Google took a trip back to the 1970s on Tuesday with a new Chrome game called Racer that lets users connect multiple devices to hold slot-car races.
The game is one of two new Chrome Experiments that show off the Web browser's capabilities to run video games and sync across multiple devices.
Racer lets users hook up all sorts of different smartphones and tablets, regardless of their operating systems, using the Chrome mobile browser app to create large race tracks that span across all the devices' screens.
To play, users go to the Racer game webpage and initiate the game with a smartphone or tablet. Up to four more devices running the Chrome browser can then connect to the game by inputting a code found on the first device. Once all racers are connected, the race begins. Gamers keep their finger on the screen to make the car go, and lift the finger to apply the brakes.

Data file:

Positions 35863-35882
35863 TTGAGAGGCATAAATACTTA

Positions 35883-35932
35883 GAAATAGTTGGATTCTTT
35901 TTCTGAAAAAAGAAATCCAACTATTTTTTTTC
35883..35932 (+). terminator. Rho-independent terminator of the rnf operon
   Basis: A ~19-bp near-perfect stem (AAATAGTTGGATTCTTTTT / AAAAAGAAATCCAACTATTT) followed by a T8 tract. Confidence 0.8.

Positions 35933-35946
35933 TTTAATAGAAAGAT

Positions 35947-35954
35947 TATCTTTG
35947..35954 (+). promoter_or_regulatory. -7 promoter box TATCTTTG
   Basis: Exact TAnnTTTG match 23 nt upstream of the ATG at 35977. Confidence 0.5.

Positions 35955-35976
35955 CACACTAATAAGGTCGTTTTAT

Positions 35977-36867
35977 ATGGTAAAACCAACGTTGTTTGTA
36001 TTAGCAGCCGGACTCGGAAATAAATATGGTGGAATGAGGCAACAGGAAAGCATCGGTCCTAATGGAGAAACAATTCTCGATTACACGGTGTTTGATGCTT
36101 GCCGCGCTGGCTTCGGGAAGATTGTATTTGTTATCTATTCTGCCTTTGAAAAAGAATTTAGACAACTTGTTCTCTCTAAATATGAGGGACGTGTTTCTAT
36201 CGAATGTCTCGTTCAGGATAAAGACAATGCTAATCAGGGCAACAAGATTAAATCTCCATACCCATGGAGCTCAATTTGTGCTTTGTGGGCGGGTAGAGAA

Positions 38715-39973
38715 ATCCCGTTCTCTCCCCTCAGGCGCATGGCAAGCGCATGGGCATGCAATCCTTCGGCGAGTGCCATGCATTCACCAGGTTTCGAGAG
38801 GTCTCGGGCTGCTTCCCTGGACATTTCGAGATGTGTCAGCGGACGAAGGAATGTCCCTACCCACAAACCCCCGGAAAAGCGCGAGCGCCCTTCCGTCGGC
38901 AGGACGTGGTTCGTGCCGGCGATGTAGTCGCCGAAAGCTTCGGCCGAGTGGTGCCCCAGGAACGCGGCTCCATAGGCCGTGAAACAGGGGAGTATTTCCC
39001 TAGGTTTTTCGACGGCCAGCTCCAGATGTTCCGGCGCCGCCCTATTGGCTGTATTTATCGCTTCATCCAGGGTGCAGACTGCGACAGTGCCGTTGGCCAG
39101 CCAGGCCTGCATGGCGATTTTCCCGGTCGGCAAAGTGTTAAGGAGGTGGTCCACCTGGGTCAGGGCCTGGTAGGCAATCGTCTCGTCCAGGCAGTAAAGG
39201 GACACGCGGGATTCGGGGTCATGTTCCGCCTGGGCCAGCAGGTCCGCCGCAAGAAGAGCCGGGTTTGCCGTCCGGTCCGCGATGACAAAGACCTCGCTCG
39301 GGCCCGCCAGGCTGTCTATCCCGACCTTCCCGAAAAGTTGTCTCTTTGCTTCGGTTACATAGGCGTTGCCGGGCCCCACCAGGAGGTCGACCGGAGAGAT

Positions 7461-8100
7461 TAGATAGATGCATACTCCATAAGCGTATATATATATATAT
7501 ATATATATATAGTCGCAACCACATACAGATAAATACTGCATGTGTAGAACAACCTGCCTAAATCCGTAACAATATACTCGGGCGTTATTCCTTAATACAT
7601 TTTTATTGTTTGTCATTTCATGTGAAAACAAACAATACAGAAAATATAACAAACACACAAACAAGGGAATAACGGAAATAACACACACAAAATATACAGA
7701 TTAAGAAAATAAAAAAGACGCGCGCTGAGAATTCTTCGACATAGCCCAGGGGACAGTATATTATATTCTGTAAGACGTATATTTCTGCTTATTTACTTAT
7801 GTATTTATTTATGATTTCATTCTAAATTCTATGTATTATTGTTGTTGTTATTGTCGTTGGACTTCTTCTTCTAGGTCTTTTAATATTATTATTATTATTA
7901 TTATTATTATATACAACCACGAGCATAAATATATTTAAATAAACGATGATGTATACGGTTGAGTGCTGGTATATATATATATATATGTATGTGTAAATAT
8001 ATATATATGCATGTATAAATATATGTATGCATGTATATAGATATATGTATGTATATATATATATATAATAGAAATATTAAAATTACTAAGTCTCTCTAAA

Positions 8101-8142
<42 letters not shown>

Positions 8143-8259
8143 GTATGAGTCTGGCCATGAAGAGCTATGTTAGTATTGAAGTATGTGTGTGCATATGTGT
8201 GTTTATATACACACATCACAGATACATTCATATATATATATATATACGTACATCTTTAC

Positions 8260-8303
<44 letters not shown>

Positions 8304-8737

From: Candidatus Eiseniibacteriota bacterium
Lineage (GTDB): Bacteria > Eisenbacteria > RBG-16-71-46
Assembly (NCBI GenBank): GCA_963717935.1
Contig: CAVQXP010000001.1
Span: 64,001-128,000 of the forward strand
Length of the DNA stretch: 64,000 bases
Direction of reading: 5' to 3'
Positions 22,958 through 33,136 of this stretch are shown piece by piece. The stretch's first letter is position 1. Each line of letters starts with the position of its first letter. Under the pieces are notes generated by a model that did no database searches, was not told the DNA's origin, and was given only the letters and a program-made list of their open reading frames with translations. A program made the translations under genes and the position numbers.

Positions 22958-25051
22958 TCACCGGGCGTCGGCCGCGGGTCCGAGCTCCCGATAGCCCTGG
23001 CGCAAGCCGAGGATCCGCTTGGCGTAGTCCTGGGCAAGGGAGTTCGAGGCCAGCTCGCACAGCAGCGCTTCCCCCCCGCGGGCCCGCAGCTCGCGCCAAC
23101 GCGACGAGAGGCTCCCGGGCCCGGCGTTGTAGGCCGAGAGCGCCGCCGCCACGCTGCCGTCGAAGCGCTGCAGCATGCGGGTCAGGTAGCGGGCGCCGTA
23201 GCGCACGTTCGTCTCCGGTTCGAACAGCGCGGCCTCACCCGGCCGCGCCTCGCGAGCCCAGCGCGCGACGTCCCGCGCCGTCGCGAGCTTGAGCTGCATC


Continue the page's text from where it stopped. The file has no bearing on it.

Each car's track is made up of a different color, creating a rainbow effect on top of a black background. Add to that a brand new song by legendary disco and electronic music producer Giorgio Moroder (which can be downloaded free from Google Play) and you feel like you're racing inside the world of Tron.
Besides Racer, Google released a game called Roll It, which is a new take on the classic game of skeeball. Users grab their smartphone and connect it with their desktop by visiting the webpage Roll It through the Chrome browser on both machines.
Once that's done, they can then use their smartphone to control how they roll the skeeball. Users can also turn the game into a multiplayer competition with up to two more players.
Racer and Roll It are the latest mini-games produced by Google for its Chrome browser. Notably, the company a few months ago released a mini-game called World Wide Maze that turned websites into marble mazes on laptops or desktops. Users then controlled the maze and guided a marble through by tilting the landscape using their smartphones.